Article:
“After forty-two years in prison, how can we help them?”

The first question asked after Ramsey Clark’s speech last weekend does not have an easy answer. Clark, 84, a former Attorney General who served under Lyndon Johnson, traveled to Nebraska on a humanitarian mission to visit Ed Poindexter and Mondo We Langa (David Rice) at the Nebraska State Penitentiary. The men, now 68 and 66 years old, have been incarcerated for forty-two years for the 1970 bombing death of an Omaha police officer, a crime they insist they did not commit.

The state’s main witness was a 15-year old youth named Duane Peak who testified that the pair made a suitcase bomb and instructed him to put it in a vacant house and call 911 to lure police to the house. Peak was subpoenaed to submit to voice analysis in 2006. His voice was ruled out as the caller, but the courts did not grant a new trial based on the voice analysis. Poindexter and We Langa currently have no appeals pending. Clark spoke to about 75 people at the Malcolm X Foundation the day after he visited them.

“I think these two men are certainly innocent of the acts for which they’ve been accused and by our system convicted,” he said. “But I don’t think that’s the real question. The real question is what kind of people are we that we would incarcerate two such valuable citizens for life?”

He praised both men for their intellectual accomplishments and ability to stay strong under the circumstances. “If you could see them, you would be inspired.  When you see someone who has been in there a long time who still understands who he is…” He finished his sentence by saying, “They are our hope.” Clark called the men “uncrushable.”

To the first questioner who asked how to help, he responded, “Work with organizations that are already working to free them. There are people all over the place. Write to the governor, state senators and legislators. Write to the superintendent of corrections. Tell them, ‘As a Nebraska citizen, I’m very distressed that they have been in prison so long. It’s barbaric.’”

The second questioner voiced frustration shared by Ed and Mondo’s supporters. “It doesn’t matter what evidence comes out that they are innocent, Nebraska says you’re going to stay there until you die. So, what can be done about that? ‘Cause there’s been new evidence, but it doesn’t make any difference.” Clark told him, “The solution is not in finding new evidence. It doesn’t matter at this stage. The only decent and just thing to do is to say to your elected officials, ‘It’s been far too long, we want them free now.’”

He cited Norway as a country that does not believe in punitive prison sentences. “They consider 20 years to be a long sentence,” he said.

Nebraskans for Justice, a non-profit organization that advocates for the release of Poindexter and We Langa, arranged for Clark’s visit and the lecture. They advertised for anyone with information about the bombing to come forward. No one did, however one man in the audience told of his personal connection to the explosion that took the life of police officer Larry Minard.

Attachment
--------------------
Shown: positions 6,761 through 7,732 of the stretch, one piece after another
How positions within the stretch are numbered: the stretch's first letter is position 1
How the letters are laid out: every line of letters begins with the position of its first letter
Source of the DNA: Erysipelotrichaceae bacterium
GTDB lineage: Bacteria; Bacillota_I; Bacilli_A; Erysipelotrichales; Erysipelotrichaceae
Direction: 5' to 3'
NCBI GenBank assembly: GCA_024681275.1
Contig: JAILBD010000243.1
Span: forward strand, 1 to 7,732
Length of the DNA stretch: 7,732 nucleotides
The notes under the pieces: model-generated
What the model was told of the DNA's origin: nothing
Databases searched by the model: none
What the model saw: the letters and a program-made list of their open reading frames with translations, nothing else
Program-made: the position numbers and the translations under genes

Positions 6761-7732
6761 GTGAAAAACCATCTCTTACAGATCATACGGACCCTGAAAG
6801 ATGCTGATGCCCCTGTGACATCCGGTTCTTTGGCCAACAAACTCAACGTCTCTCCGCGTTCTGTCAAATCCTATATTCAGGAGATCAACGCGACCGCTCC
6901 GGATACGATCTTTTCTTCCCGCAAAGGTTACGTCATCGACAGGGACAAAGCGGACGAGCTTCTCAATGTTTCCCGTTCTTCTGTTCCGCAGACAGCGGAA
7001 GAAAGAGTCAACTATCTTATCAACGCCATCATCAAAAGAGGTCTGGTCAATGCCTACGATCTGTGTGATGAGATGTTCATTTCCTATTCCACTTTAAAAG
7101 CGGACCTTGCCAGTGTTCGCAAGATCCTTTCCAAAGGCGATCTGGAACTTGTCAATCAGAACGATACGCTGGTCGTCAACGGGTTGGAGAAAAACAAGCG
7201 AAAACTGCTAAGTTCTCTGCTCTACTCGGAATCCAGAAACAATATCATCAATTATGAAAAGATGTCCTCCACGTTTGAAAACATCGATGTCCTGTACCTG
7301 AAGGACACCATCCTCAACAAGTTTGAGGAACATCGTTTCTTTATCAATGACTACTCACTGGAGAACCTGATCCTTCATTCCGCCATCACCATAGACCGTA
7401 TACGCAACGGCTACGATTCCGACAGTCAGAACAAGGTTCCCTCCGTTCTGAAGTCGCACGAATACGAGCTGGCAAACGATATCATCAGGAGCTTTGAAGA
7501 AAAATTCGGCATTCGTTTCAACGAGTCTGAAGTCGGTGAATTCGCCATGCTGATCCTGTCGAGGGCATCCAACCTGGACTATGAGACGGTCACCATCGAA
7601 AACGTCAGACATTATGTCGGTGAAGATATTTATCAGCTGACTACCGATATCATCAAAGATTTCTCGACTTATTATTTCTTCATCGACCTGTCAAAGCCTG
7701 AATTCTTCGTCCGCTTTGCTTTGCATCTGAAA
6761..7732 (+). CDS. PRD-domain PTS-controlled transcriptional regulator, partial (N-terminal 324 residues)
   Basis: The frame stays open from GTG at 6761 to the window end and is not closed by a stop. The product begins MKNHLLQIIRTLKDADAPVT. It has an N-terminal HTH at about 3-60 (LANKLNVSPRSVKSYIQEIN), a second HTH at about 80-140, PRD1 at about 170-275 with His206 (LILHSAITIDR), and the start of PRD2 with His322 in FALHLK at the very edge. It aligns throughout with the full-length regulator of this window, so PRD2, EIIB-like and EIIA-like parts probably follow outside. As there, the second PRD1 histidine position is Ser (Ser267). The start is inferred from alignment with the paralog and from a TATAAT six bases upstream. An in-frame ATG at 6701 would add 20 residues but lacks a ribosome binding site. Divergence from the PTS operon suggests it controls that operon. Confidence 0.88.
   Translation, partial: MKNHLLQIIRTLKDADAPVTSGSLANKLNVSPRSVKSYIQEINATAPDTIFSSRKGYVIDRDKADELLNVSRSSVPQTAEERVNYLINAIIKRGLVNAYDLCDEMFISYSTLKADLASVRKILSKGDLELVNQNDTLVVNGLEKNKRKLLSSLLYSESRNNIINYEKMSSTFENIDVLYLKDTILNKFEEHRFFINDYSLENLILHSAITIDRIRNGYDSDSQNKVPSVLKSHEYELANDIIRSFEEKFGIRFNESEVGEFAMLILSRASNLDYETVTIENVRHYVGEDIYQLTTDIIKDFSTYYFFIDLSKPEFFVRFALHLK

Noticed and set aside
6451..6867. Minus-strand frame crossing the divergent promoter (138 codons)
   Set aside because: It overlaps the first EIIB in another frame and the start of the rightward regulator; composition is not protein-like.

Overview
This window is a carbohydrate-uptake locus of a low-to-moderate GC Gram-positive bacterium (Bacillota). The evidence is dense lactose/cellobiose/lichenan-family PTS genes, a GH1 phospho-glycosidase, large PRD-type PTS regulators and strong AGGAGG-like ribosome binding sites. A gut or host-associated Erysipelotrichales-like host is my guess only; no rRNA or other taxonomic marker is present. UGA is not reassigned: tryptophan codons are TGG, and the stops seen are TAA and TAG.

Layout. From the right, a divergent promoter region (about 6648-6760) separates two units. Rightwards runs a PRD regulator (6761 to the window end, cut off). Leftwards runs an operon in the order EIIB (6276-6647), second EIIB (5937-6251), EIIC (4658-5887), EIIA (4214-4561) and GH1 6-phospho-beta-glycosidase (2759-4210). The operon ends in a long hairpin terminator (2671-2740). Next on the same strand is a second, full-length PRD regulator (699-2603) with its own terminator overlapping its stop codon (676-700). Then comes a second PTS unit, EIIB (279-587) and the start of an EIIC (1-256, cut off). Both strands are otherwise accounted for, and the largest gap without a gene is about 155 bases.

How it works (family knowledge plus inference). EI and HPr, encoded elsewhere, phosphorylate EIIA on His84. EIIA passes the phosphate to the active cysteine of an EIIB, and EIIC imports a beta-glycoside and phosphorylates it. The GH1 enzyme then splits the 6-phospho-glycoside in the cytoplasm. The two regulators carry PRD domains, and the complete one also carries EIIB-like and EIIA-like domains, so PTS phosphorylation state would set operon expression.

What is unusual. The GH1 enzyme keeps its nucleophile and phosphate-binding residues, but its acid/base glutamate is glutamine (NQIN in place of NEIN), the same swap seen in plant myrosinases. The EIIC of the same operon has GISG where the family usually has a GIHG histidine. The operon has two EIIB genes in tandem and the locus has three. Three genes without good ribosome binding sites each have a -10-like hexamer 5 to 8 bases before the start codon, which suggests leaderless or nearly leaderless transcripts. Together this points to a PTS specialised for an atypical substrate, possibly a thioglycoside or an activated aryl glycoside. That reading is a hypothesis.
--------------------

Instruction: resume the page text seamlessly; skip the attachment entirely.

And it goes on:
“I lived across the street from the bombing. I was 15 years old. It blew out five windows in my house. I smelled the gun powder. I went to the screen because I could hear the police. I knew the vacant house. William King’s family had lived there until they moved to the projects. I knew Duane Peak. I grew up with Duane, he lived on that street, too. I heard the 911 call they said he made. That was not Duane Peak’s voice. I also knew David Rice. He couldn’t play basketball but he was brilliant. They just wanted him and Ed off the street.” 

Poindexter and We Langa were members of Omaha’s Black Panther Party until it was disbanded by the national headquarters for inaction. Subsequently, they formed other organizations including the United Front Against Fascism and the National Committee to Combat Fascism. Homemade newsletters printed by these groups used inflammatory language to protest police actions, forming the basis for suspicion that members of the group were responsible for the bombing when entered as evidence at their trial.

Others in the audience brought up the role of the FBI’s secret investigation of political groups during this era, code named COINTELPRO, for counter intelligence program. Many believe COINTELPRO played a role in the prosecution of Poindexter and We Langa. Clark stressed, “It was not just the FBI. Other federal agencies also participated with state and local police. Police investigation is always important for the public to survey carefully. It’s where our human rights are protected or violated,” he said.

After the speech, audience members approached Clark to shake his hand or have their picture taken with him. He was heard joking with one of them, “This photo will ruin your reputation.”

Click the link for full audio of Duane Peak’s 2006 voice analysis: http://www.youtube.com/watch?v=f_QgQ0Pv1ug

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